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thanks mmckenna for taking the time to explain these features, I have read that doing this could also damage the equipment because of the power and antenna but I was really only interested listening to these other bands, so do you know if its possible with the commander program to unlock both? like I said I cannot find a guide to commander and im afraid if I play around i may end up ruining the yaesu, if anybody has a link to a commander programming guide please share it, im usually really good at finding this information myself and not one to be spoon fed but im at a loss
thanks again
 

johnny-bravo

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this seems to be one of the only documents i found thats close to a guide but it doesnt fit the version of commander that I have

http://www.hayseed.net/~jpk5lad/K5LAD files/Yaesu_VX-7R/VX-7 downloads/VX7 Commander v.10/MODS.txt

As with the use of VX7 Commander, mods will be done at your own risk!
Note, it is generally ILLEGAL to transmit on bands you are not licensed on
except in an emergency.

You should read and understand the following before activating software mods.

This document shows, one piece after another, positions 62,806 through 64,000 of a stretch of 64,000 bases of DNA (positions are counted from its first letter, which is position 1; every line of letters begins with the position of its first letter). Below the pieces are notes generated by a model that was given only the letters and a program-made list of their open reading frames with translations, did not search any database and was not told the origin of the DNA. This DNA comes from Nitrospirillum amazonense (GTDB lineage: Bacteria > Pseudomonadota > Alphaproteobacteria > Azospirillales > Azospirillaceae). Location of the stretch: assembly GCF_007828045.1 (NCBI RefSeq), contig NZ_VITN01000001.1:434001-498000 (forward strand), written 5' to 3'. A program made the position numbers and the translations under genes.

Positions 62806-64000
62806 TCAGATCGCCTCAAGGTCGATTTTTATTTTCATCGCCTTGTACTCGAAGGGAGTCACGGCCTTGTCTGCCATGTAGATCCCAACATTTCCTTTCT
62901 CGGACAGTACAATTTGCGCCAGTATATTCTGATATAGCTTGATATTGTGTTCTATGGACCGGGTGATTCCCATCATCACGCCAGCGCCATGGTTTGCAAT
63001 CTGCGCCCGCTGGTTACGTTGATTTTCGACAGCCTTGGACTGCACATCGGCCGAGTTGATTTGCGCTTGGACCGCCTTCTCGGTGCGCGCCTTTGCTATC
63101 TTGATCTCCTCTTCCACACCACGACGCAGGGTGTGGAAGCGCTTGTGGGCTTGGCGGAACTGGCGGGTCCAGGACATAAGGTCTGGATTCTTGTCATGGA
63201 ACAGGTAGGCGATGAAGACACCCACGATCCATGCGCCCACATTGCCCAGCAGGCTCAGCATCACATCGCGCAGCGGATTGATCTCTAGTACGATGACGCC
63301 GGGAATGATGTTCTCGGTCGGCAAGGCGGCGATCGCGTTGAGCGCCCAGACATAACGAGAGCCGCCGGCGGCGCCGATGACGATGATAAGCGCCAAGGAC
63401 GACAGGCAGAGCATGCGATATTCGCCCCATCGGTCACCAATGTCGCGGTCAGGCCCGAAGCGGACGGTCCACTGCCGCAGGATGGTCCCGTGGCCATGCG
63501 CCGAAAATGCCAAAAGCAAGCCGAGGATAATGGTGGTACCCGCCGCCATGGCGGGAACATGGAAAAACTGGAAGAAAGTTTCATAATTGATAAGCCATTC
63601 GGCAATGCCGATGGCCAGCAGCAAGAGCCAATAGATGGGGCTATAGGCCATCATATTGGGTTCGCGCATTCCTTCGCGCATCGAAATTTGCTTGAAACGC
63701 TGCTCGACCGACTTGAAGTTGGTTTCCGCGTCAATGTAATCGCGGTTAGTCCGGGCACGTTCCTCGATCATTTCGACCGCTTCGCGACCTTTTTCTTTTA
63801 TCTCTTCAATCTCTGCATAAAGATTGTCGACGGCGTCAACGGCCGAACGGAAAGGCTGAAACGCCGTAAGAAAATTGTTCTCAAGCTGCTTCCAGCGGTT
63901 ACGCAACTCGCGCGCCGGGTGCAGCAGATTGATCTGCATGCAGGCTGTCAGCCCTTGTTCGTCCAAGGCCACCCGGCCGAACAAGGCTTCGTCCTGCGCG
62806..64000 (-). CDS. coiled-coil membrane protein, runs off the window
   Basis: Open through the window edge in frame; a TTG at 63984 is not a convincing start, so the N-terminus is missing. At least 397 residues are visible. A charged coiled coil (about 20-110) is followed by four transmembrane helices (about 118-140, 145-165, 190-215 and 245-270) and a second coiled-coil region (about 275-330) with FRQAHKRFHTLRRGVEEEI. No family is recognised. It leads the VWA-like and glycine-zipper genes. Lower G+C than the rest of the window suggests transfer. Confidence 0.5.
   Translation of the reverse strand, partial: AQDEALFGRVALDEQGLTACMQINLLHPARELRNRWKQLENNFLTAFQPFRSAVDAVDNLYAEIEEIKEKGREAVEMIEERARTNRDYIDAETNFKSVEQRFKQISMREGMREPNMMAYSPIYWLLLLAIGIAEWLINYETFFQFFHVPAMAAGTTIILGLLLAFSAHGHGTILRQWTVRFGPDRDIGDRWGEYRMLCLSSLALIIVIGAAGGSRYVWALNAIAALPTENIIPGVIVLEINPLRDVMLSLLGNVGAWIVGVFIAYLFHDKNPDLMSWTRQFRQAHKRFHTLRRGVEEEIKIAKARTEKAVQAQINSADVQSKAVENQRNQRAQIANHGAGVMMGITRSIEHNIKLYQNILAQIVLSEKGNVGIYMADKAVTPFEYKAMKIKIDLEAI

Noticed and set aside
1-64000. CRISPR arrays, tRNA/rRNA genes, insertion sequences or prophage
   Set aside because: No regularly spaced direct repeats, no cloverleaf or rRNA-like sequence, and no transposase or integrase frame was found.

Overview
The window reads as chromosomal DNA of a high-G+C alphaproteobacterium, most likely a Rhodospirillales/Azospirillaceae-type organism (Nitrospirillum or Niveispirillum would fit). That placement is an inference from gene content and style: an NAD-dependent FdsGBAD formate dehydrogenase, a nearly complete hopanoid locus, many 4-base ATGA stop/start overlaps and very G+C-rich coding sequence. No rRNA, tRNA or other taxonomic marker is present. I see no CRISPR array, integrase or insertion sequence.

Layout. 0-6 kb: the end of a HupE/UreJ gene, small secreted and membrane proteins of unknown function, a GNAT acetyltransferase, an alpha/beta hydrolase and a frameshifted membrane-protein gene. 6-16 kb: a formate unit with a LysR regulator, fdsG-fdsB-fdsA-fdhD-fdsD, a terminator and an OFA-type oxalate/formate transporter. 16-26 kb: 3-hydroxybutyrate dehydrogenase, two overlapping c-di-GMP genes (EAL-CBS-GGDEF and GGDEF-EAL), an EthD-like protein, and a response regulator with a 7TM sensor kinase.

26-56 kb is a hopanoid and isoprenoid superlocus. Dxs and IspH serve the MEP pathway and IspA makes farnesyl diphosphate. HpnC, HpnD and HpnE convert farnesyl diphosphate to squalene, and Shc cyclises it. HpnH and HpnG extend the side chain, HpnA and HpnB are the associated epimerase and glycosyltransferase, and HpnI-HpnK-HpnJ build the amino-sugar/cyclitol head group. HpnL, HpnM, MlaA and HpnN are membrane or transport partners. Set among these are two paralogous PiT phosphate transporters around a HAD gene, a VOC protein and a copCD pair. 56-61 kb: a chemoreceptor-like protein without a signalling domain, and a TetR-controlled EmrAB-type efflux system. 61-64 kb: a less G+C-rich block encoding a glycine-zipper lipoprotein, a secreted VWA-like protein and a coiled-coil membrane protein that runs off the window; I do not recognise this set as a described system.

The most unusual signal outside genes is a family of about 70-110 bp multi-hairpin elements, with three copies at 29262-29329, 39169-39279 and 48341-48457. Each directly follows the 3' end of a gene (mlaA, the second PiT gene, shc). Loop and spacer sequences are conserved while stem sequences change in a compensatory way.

On the mod screen, all fields shown are the current settings from the VX7
file loaded into VX7 Commander, except for the "Current Config" byte.



THE SETTINGS:

If you try a lot of different mods, you should leave "Enable Mods" checked.
When this is unchecked, VX7 Commander ignores the mods and the default
current config byte.

There are 4 buttons at the top of the screen, for the different mods.
Click one of these, the settings will change to the proper ones automatically.

The "Current Config" byte is the current configuration of the VX7.
The "Virtual Jumper" byte is the one to change for mods.

Byte 8 and Byte 9 should not need to be changed, unless you need to
use a file from a Japanese VX7 on a US model, or vice-versa. These must be
set to the same as the VX7 being written to, or you will receive a "CLONE
ERROR".

Bytes 12, 13, and 14 can be changed freely, without receiving a clone error.

I don't know what byte 12 is. I do know it is 00 in the Japanese VX7, and
01 in the US.

Byte 13 - When set to 00 = Ham Only RX
When set to 01 = Wide RX
When set to 02 = Wide RX (Everything I have seen is set to 02)

Byte 14 - When set to 00 = Ham Only TX
When set to 01 = Wide TX

Both bytes 13 and 14 are 00 after doing a MON/F + HM/RV + Internet Key
reset toggle (Euro?).


DETAILS:

After writing to the VX7, the "Current Config" byte stored in the VX7 will